Seattle: Boeing and the Bill and Melinda Gates Foundation

What is the next experience you want? This was a major question that was raised during our Alumni Q&A with Kira Wenzel and Nate Simpson. Reflecting on this question, when I first signed up to Quinlan Ramble, this was the next experience I was looking for. The Ramble would allow me the opportunity to not only visit a dream city I have been wanting to visit, but the opportunity to network and connect with countless companies and individuals. This would allow me to learn from other individuals and vice-versa, which I believe is essential in order to build an external network. So far, the Quinlan Ramble has been nothing short of amazing.

For today’s visits, we were able to visit both Boeing and The Bill and Melinda Gates Foundation, along with an alumni reception.

While visiting Boeing, the two things that resonated with me were lean production/innovation and a quote shared by our guide, Michael Conklin. The way Boeing has their manufacturing set up is very efficient. All the planes are in an assembly line and get moved up based on different stages. One of the things that allows them to cut down on time is that they keep all the required materials close by rather than having to go find them in a common storage place. Their innovation with design has allowed their planes to become more efficient as well. They were able to make the 737 New Generation plane more efficient by 14% than the older model, 737 Max. Lastly, Michael’s quote really did emphasize the need to find a type of work that you enjoy. He said, “enjoy what you do, and you’ll never have to work a day in your life”.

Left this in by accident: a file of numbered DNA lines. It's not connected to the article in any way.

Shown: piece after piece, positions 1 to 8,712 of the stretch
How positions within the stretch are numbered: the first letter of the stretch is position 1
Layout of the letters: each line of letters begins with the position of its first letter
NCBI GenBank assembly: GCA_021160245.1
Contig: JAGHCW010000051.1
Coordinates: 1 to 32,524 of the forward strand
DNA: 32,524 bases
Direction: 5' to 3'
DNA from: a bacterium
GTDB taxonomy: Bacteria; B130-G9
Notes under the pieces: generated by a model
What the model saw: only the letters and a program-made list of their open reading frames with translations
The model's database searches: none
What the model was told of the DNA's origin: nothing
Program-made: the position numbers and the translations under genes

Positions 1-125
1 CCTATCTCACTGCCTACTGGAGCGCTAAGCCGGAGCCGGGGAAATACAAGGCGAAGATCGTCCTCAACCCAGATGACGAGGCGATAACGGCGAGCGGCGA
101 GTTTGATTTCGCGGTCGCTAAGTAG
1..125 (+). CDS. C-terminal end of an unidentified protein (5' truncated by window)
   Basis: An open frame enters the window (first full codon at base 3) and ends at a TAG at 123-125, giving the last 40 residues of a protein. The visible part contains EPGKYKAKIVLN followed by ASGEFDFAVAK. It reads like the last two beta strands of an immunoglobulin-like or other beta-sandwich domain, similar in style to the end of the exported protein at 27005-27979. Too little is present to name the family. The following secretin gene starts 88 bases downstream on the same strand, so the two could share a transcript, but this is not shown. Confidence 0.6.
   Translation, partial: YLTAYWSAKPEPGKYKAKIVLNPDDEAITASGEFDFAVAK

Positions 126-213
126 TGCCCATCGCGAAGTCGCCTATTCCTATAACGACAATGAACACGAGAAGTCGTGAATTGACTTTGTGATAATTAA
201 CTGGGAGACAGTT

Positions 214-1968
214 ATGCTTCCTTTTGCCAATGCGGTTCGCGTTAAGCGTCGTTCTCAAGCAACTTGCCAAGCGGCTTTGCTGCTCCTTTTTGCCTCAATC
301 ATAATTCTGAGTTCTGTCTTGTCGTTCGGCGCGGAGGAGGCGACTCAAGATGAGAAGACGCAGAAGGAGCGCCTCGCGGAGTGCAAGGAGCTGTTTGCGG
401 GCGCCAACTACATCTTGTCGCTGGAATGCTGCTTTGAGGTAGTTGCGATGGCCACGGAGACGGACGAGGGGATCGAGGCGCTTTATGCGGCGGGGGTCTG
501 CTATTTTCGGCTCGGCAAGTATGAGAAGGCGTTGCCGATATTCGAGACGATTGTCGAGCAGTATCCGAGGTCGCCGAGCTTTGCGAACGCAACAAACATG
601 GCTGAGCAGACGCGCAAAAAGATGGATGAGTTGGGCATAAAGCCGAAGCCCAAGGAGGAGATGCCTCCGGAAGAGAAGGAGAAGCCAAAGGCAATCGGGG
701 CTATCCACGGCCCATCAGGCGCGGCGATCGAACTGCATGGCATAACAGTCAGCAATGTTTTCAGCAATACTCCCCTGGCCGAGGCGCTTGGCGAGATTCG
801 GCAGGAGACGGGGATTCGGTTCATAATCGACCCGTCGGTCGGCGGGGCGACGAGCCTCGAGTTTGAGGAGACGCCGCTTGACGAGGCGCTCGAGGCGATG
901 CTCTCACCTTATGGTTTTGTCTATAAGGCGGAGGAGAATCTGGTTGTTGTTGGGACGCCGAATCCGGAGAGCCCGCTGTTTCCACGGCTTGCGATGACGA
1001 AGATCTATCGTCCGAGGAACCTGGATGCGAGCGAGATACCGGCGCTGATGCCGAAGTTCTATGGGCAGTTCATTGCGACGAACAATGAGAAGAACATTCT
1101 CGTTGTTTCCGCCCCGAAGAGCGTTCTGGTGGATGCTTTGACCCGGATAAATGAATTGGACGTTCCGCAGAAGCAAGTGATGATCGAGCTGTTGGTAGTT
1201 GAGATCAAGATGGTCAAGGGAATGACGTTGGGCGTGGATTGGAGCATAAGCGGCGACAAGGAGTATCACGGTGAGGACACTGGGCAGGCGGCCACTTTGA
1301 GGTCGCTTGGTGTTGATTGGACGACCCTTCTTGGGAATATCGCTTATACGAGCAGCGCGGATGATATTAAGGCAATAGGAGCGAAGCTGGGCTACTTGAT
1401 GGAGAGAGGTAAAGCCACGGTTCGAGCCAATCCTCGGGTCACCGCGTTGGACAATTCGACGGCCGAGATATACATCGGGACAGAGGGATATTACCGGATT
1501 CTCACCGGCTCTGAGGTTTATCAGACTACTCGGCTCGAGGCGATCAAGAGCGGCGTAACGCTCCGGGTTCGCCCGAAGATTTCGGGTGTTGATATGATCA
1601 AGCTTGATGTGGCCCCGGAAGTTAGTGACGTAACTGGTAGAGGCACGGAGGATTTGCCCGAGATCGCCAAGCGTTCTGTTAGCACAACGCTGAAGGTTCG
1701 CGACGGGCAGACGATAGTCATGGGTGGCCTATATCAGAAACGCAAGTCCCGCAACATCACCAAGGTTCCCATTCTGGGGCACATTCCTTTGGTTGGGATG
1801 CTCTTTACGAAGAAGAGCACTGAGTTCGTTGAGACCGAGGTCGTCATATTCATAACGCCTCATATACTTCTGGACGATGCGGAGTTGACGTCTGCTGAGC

Next, we visited The Bill and Melinda Gates Foundation. Not only does this foundation help others, but their building structure is the eco-friendliest, for which they received a platinum LEED certificate. Throughout the building there were three beautiful artworks that really exemplified the mission Bill and Melinda Gates have. One of them was an Aerial Sculpture by Janet Echelman, named ‘IMPATIENT OPTIMIST’. This artwork looks like a net, which is used to represent that the world is connected and if something occurs at one place, it has a ripple effect on the rest of the world. Their discovery center was truly eye opening and inspiring because we got to see the different problems they are facing along with things they have accomplished through their work.

Finally, we ended the day with an alumni reception. I was able to network with various individuals that shared their stories of how they got to where they are and their experience at Loyola. Again, the theme of “changing career paths” outside of what you majored in has been something that countless individuals have expressed. This helps me have faith that everything will work out for me and my career and that I should not stress if my career changes paths from my original plan. I just have to see life as a ‘work in progress’.


Yesenia Del Real (BBA '18)
Information Systems